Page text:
Wyoming Barn, 5 x 7 inches, oil on panel, currently available for bid by clicking here.
I love small paintings. I love looking at the smaller work of other artists, and I love doing work in a small format. There is a gem-like quality to to small paintings, whether seen across the expanse of a museum hall, or tucked in a nook of a home. As you approach a small piece, it is almost as if the frame becomes a window into another reality.
I don't care much for photo-realism- at some point it seems to me to become more about rendering than anything else. I want that window to reveal the simplification and abbreviation of form that I find compelling, the way a painter interprets and transforms reality into a 2 dimensional plane.
I started posting on this blog months ago, in hopes of helping me process through some changes I felt were coming in my work. Well, I'm a slow processor, but I think I'm there- at the beginning of a new stage in the evolution of my work.
Learning, for me, comes from failure. Mistakes. Near misses, blunders, close-calls. Building a body of intuitive knowledge on which to make the infinite number of decisions required over the development of a painting. I have done hundreds of paintings over the years, slowly building the skill set to do.........what?
It's been months of stewing, but things are coming together, and it has come down to the same two questions I continually face.
Second things first. Once I realized the why (I'll get to that in the next few posts), I knew I needed to work on the how. The way I work has evolved over the years. As a student, I wanted to be the next incarnation of Winslow Homer, of John Singer Sargent. The masters of painterly realism, of the spectacular brush-stroke. After may years as a student, trying to work in a style emulating one, then the other, my work evolved off in different direction. When I started working as an illustrator, I reinvented myself every time I turned around. Restlessness. Boredom. I said so at the time, but it was more a matter of trying to find the medium that matched me. I am not the painter of the perfect brush-stroke.
Squirting (kayaking) on the Middle Fork of the Salmon River. Yes, an older picture. I've been painting too much, not paddling enough. Sound like I need to make a New Year's resolution.
It took me a long time to realize, that I am most successful when I approach my work that way I approach life. A give and take, A conversation. And maybe, a sport. I have long joked that painting is centerfield for a guy who blew his knee in high school. But the truth is I would give up every baseball game I ever played to have started paddling whitewater sooner. No river is ever the same one day to the next. Water levels change, weather changes, stream banks and stream beds move and shift the current, and you have to react to each and every change. Rain, snowmelt, drought. Act and react. The same way I've come to paint. The only consistency is the inconsistency.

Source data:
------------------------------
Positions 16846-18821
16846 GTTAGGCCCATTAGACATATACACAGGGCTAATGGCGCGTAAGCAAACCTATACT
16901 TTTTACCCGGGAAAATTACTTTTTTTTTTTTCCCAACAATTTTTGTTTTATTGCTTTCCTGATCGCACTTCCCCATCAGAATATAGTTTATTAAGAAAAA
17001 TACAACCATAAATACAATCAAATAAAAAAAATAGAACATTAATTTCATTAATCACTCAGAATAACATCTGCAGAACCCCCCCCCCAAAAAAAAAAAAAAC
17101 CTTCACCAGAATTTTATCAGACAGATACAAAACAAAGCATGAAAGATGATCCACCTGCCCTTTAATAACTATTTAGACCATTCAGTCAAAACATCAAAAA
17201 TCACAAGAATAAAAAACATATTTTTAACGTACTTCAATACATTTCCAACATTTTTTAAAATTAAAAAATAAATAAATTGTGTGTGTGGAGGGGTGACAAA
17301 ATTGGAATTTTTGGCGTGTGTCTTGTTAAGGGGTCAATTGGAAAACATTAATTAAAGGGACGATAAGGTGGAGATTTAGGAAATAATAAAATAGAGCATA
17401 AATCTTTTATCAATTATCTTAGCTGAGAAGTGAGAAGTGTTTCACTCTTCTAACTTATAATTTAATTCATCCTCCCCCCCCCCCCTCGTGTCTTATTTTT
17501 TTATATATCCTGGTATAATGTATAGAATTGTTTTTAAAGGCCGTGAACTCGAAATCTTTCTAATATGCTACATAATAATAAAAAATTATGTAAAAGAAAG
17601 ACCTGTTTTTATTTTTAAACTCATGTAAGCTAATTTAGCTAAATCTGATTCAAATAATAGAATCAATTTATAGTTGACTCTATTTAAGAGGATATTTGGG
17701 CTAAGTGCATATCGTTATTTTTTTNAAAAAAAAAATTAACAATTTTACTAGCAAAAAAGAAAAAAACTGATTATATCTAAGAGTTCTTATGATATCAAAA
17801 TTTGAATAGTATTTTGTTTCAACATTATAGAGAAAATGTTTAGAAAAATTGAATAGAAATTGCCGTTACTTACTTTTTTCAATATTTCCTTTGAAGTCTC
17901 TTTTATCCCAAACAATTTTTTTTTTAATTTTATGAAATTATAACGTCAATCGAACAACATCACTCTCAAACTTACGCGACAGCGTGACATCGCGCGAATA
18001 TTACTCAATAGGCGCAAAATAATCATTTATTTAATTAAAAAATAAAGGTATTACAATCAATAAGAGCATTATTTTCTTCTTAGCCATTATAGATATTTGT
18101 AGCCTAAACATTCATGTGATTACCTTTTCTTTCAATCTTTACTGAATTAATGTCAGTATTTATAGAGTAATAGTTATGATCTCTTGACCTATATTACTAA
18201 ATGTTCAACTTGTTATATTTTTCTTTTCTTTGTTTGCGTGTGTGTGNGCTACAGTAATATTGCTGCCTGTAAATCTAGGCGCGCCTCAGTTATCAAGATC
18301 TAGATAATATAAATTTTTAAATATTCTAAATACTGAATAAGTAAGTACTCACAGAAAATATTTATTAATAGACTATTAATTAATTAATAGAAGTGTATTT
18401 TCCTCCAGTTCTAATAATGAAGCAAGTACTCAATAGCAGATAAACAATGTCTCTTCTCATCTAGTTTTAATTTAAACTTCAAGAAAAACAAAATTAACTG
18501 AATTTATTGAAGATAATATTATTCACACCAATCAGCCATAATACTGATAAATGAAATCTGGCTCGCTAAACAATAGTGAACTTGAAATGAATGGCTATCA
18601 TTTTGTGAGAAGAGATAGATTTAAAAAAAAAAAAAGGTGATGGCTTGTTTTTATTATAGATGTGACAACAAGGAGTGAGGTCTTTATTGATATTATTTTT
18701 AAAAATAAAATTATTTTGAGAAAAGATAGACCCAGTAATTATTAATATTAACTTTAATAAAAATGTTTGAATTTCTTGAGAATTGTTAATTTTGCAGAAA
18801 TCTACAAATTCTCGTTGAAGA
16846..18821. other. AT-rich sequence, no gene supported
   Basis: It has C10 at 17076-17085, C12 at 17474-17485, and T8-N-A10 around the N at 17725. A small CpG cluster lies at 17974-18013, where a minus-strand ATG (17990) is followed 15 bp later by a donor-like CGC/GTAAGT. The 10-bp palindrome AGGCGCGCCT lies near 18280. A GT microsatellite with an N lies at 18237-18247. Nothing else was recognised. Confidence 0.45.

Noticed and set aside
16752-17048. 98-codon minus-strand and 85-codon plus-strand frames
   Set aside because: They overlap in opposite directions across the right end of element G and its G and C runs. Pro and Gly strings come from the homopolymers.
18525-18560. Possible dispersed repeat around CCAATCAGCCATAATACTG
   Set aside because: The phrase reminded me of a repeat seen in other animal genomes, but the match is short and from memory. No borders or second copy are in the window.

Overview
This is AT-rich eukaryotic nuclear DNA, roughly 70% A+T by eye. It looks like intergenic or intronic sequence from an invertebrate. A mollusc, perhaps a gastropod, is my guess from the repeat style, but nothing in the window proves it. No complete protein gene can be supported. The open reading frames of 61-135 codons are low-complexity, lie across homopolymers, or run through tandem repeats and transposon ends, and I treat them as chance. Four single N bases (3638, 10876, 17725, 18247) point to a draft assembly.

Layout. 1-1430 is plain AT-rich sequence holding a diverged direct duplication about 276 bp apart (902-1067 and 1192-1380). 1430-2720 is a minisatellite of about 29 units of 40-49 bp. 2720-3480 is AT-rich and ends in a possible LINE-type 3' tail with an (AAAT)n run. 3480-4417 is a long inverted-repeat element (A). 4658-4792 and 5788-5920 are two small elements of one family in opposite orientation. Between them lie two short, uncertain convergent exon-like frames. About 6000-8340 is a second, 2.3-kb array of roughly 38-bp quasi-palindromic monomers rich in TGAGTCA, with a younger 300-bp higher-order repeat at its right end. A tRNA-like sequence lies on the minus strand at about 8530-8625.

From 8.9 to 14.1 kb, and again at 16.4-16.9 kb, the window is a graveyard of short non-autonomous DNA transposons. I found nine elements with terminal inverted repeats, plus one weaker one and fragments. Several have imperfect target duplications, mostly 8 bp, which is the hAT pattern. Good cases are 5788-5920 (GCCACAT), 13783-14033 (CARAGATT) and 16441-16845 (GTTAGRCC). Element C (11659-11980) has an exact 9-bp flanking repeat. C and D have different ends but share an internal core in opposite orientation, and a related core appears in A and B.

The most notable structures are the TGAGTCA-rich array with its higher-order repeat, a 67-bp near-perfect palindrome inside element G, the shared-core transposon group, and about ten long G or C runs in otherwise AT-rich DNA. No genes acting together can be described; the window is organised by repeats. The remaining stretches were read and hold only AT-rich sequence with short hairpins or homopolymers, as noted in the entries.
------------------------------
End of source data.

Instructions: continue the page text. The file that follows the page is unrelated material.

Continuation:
Small formats allow a painter to get work done more quickly- there just isn't as much work to do, as much surface to cover. And because more work is getting done, more mistakes are made, and more can be learned. But at some point, for whatever reason, you want to work bigger. And the techniques you've learned painting small can help you paint in a larger format, to a degree. But larger formats present their own problems.
It is easy to see an increase in scale as an opportunity to include more detail, but for me, that dodges the real challenge of painting larger, which is to maintain the simplicity found in the smaller format. To enlarge the textures that make up the surface, while maintaining the integrity of the representational image. So, back to what I am after in a painting. Simplification and abbreviation of form. Color. Value. Surface quality. Up to a point this is relatively straight forward. Early on I would make the mistake of picking the wrong tool for the job, a too small brush making too small marks, resulting in a fussy, overworked surface. When you stop is as important as where you start. And you need the right tools to get there.
I think of the process of painting as laying veils of color over the canvas. Each veil is of different hue and value, broken-surfaced, revealing the layers beneath, eventually arriving at the final image. Paint is put down, and just as often removed. The surface texture is not something I try to describe verbally, or preconceive, but intuitively arrive at, hopefully at the same moment the image is finished.
But the other part of this is the why- not the why I paint this way, but the why I paint at all. And that lead me to want to work bigger yet. Previously I only occasionally went beyond 36 x 48 inches. This summer that started seeming restrictive. But so was my technique.
There is a reason houses are painted with brushes- a brush can make a nice, smooth surface. But that's not what I want. I'm after that broken veil. I tried a variety of brushes, of different sizes, and kept ending up with that fussy overworked surface. Painting knives were even worse.
And then in June, scrambling to finish a couple pieces to take with me to Cherry Creek, something happened. The tools evolved. And not the way I expected. Years ago, I started as a watercolorist- the easiest way in the world to become a brush junkie. I love good brushes, sables and hog bristles, mostly filberts for my oil painting work. Until in frustration I folded up a rag, and made a very crude brush of sorts, and found the surface I was after.
Yeah, so big deal. A wadded up rag. But the surfaces I am getting with the rag-brushes is the broken veil I am after, in a much larger format.
And the quote that started this off- If you can't do it well, do it big. The often repeated cynical critique